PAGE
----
A Man With a Rash on Nearly Half of His Body for 8 Years

Richard Harold Flowers IV, MD; Stephany Lynn Vittitow, BA; Corina Rusu, MD, PGYIII


August 25, 2020

Tumor-node-metastasis-blood (TNMB) staging for MF is important in determining prognosis and treatment, and guidelines have been established.[4] Stage I features only patches and plaques and is further divided into stage IA (< 10% of body surface area involvement) and stage IB (> 10% of body surface area involvement), based on the extent of skin involvement and the presence of patch-stage (T1a/T2a) or plaque-stage (T1b/T2b) disease. Stage IIA disease is characterized by patch/plaque stage disease (T1/T2) with clinically enlarged but architecturally preserved lymph nodes.[5]

Stages I-IIA are limited or early-stage disease, with overall survival measured in decades. For patients with stage IA disease, survival is similar to that of age-matched controls.[5] The prognosis of stage IB MF, as seen in this case, and of stage IIA is very good, with a median overall survival of greater than 11 years.[6]

Advanced or late-stage disease consists of tumor-stage disease (T3), erythroderma (T4), nodal involvement characterized by partial or complete architectural effacement (N3), visceral metastases (M1), or significant leukemic involvement (B2). Median survival for late-stage disease is 1-5 years.[5]

A definitive diagnosis of MF can be difficult because its clinical presentation is often nonspecific, particularly in the patch or plaque stage.[5] The differential diagnosis for MF is extensive and includes eczema, psoriasis, drug reactions, and tinea corporis. In patients such as the one in this case, symptoms may be attributed to eczema or psoriasis for years before the correct diagnosis is made.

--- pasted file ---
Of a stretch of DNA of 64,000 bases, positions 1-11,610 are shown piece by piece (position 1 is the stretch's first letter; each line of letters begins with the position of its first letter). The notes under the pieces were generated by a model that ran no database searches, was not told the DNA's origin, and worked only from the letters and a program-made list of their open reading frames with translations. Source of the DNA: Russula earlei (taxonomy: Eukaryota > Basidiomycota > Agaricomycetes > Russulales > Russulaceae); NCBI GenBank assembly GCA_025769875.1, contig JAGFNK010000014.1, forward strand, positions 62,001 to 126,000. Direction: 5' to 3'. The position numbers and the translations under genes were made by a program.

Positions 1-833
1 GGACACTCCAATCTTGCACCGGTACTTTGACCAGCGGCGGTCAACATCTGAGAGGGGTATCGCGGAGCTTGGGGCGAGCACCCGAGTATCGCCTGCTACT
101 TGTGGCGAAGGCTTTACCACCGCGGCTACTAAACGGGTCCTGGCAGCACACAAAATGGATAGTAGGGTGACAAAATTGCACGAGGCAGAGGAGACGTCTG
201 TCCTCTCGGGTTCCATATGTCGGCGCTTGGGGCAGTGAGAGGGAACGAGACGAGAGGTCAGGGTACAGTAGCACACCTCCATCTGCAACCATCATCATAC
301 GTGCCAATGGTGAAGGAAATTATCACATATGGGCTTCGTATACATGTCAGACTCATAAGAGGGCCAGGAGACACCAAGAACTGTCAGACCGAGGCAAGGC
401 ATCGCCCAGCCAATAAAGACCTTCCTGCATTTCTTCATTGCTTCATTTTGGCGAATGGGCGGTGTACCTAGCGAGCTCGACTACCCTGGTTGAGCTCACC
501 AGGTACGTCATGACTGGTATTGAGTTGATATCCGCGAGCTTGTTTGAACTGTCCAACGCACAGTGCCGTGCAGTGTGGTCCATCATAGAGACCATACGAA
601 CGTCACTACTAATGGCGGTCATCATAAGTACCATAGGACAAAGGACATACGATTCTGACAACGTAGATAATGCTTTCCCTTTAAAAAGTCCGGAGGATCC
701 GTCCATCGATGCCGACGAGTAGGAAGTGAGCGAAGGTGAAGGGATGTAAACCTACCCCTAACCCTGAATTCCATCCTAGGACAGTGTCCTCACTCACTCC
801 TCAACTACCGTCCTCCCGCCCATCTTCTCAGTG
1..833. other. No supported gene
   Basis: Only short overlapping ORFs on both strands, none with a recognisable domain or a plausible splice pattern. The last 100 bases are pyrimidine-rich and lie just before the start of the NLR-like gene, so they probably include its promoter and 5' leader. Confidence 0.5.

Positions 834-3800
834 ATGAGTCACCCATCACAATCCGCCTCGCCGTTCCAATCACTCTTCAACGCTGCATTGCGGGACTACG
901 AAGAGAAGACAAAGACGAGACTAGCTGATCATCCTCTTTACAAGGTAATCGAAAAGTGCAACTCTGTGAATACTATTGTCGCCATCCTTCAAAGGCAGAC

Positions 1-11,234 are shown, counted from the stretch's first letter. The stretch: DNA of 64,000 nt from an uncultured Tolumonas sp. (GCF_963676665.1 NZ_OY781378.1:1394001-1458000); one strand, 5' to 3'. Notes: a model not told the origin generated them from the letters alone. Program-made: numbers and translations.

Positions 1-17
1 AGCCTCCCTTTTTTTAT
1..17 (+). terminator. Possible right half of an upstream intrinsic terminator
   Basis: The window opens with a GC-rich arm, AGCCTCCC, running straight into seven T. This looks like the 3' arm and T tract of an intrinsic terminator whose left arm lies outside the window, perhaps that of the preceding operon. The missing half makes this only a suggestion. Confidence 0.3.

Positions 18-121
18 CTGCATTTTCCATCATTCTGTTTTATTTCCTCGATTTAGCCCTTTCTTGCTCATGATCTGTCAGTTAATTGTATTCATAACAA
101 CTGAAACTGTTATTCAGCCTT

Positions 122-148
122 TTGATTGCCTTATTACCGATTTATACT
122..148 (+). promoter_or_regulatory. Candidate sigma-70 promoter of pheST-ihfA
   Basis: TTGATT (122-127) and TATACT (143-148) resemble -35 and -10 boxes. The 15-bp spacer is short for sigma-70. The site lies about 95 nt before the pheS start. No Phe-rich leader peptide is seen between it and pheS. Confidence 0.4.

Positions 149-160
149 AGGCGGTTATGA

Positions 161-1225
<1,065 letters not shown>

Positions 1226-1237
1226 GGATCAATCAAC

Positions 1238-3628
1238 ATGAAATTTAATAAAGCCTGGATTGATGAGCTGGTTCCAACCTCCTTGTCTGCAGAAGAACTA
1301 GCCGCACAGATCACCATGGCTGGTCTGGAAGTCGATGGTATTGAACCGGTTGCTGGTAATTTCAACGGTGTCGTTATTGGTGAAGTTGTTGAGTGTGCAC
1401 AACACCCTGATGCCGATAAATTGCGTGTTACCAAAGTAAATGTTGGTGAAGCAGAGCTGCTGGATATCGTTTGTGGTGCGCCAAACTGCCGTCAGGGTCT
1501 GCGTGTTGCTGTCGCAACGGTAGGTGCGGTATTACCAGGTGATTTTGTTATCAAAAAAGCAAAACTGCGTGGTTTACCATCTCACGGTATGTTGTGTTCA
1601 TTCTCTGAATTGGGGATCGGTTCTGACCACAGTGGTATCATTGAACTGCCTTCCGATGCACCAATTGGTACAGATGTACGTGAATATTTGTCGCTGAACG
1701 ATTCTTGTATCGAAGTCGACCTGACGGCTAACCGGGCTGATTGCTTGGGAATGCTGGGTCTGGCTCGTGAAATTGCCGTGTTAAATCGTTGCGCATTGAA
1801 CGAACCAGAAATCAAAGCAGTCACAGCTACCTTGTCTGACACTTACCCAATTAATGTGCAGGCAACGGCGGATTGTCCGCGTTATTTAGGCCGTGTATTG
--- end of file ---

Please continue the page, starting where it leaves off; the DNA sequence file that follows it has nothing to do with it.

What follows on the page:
Histologic evaluation is essential for disease detection, particularly in the early phases. However, even the histologic appearance of MF may be nonspecific in the early stages; thus, diagnostic delay and multiple biopsies are common.

The histologic findings of MF varies according to the stage. Patch or plaque lesions consist of bandlike (lichenoid) infiltrates of enlarged lymphocytes with mildly atypical to hyperconvoluted cerebriform nuclei. These lymphocytes infiltrate the epidermis, which may be psoriasiform. The lymphocytes tend to align along the dermoepidermal junction and cluster together in the epidermis (Pautrier microabscesses). Perinuclear halos, or clear cytoplasm, around atypical lymphocytes are characteristic of MF. Papillary dermal fibrosis is also typical. As the lesions progress to the plaque and tumor stages, the cells often increase in size and number and become less epidermotropic.[2] Tumors are characterized by nodular or diffuse infiltrates that involve the entire dermis and often the subcutaneous fat.[3]

Immunohistochemical staining for CD2, CD3, CD5, and CD7 is useful for assessment of aberrant loss of T-cell antigen expression. The malignant lymphocytes of MF are typically CD3+, CD4+, and CD8- but often lose the expression of other pan–T-cell antigens. In most cases, demonstration of a significant population of CD4+ cells lacking CD2, CD5, and/or CD7 expression is highly specific (specificity of > 90%) for MF.[5]

Confirmatory diagnostic tests include flow cytometric analysis of peripheral blood and detection of alpha/beta T-cell receptor gene rearrangements on skin tissue and peripheral blood. Flow cytometric analysis can identify neoplastic T cells, which are characterized as CD4+CD7- and/or CD4+CD26-.[1]


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